5 Illuminating Lighting Designers to Know
When sketching the sculptural, pendulum-like jewelry that makes up her line Mau, Marianna Maurer looks all over the place—from the landscapes in around her in California and Pennsylvania to the Alexander Calder sculptures she studied in school. One source that always gets her aglow? Modern lamp and pendant designers—and she’s about to enlighten you on five of her faves.
“Ponti was an influential Italian architect and designer and the publisher of the design vanguard magazine Domus, which launched in the 1920s. His body of work is incredibly well-rounded—he even designed gorgeous ceramic toilets—but I find his lighting fixtures of the fifties and sixties to be a true inspiration for my work. They perfectly balance overtly masculine tones and use of material with feminine lines and movement. Ponti’s work is strong and sexy but also sophisticated.”
“I recently came across Anastassiades’s work and fell in love. He is a young London-based designer who works mostly in lighting. What attracts me most to his pieces is that they’re deceptively simple, which actually makes them incredibly interesting. He has just enough of what is needed for a harmonious design and not a single thing more. I often think about this type of restraint when creating pieces for Mau. It’s easier to think about what you could add when creating something new rather than what needs to be taken away.”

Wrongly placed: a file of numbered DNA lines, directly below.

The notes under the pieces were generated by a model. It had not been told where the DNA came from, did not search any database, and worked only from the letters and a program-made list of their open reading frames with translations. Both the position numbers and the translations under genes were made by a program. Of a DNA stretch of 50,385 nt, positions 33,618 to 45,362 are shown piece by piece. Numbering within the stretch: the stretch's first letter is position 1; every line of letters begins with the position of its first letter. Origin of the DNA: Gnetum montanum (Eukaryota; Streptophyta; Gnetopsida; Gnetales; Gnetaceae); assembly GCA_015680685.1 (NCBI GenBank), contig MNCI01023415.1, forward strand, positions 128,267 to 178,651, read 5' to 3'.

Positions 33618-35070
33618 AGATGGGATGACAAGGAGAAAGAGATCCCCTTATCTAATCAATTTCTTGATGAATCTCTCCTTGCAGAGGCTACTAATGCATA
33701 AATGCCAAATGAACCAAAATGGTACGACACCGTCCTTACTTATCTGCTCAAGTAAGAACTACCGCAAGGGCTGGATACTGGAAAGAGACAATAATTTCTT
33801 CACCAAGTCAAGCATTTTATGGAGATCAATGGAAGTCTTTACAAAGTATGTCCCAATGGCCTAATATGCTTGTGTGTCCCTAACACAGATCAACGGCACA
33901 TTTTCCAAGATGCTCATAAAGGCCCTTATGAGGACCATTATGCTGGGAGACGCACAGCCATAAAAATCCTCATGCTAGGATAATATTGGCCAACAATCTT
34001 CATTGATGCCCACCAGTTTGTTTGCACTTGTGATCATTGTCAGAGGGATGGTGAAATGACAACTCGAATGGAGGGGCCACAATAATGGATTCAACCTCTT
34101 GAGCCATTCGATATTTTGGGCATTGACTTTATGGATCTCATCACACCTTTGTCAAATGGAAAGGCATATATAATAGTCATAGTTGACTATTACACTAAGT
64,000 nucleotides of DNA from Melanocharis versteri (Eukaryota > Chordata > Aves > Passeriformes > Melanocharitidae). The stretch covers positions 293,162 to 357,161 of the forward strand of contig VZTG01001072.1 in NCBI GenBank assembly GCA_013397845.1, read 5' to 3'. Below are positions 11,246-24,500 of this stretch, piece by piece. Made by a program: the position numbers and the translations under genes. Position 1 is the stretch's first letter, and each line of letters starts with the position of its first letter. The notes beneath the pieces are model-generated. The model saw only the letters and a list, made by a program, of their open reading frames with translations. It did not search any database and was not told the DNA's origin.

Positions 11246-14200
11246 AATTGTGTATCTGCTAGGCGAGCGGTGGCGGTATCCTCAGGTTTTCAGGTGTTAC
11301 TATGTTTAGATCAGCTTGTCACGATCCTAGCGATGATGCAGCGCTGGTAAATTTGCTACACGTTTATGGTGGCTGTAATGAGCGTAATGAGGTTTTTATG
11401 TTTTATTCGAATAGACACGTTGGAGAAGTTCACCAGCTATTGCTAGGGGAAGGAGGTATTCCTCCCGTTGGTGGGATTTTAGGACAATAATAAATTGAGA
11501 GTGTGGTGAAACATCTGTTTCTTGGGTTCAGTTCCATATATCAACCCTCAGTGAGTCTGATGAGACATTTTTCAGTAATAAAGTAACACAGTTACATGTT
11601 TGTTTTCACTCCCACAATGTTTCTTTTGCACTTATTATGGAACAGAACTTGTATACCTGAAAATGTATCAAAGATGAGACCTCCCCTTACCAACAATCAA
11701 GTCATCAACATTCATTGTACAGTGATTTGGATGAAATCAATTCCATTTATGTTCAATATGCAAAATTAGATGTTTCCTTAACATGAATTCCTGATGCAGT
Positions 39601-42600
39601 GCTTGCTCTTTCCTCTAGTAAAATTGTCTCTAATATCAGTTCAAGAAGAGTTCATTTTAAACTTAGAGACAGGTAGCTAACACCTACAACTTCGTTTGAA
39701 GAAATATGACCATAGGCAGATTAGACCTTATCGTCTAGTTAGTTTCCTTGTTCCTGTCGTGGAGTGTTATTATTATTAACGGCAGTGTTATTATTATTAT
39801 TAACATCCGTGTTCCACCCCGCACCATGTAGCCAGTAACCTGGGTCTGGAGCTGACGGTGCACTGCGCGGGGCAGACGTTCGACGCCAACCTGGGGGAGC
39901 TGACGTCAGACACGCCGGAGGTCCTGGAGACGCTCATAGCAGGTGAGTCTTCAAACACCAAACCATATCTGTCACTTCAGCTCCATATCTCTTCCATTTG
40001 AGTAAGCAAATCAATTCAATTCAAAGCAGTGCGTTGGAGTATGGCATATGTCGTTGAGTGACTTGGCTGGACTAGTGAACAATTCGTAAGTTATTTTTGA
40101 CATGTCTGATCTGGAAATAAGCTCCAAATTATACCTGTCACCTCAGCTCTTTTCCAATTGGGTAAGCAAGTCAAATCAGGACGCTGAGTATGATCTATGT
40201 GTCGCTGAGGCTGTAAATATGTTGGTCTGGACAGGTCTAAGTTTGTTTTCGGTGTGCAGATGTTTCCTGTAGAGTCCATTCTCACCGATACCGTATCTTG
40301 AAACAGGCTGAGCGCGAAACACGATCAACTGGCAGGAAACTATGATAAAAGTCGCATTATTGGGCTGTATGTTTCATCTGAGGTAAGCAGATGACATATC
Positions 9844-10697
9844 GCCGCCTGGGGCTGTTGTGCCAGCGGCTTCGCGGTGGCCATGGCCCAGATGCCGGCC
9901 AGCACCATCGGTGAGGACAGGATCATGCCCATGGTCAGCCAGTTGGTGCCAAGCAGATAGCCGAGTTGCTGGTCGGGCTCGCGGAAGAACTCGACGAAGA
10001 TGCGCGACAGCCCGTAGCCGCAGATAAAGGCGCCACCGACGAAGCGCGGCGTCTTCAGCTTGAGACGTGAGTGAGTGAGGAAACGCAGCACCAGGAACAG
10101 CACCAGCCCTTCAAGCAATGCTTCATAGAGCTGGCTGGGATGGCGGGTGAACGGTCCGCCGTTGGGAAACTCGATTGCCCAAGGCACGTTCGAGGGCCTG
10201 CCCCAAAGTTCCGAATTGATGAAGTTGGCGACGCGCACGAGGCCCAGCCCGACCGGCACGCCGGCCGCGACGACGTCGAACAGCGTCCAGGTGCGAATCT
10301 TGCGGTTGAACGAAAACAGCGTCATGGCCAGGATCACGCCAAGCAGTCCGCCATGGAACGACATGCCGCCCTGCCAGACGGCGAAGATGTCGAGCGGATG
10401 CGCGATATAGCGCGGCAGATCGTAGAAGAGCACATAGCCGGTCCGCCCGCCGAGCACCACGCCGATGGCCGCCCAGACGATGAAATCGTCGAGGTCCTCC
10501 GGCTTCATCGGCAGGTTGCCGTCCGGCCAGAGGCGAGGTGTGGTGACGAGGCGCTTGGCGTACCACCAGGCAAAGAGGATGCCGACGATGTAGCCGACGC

“Hiquily was a French metal sculptor, but he also produced lighting and furniture in the sixties. His lamps and candelabras have such palpable sensuality and movement. I love the dynamic of his organic shapes cast in bold, polished metal. Similar to Ponti, his pieces possess both feminine and masculine qualities but to such a different end.”
“Apparatus was founded in 2012 by Gabriel Hendifar and Jeremy Anderson. What’s so special about their design to me is how they mix material and textures like horsehair, brass, and etched glass to achieve a novel and refreshing piece. Their work is adventurous in this sense but it’s still dedicated to the balance of design rather than looking to provoke.”
“Jean Rispal was a French designer who produced a series of light fixtures in the fifties. He was highly influenced by Hans Arp, and although he didn’t leave behind a huge body of work, what he did create offers so much inspiration. His Praying Mantis standing lamp is considered to be one of the best lighting pieces out of France from the second half of the 20th century. The first time I saw it, my jaw dropped. The way it plays with line, proportion, movement, and texture is so perfect; I couldn’t stop looking at it. I also appreciate the way it pays homage to a few different traditions including Biomorphism, mid-century Scandinavian woodwork, and Japanese paper lanterns.”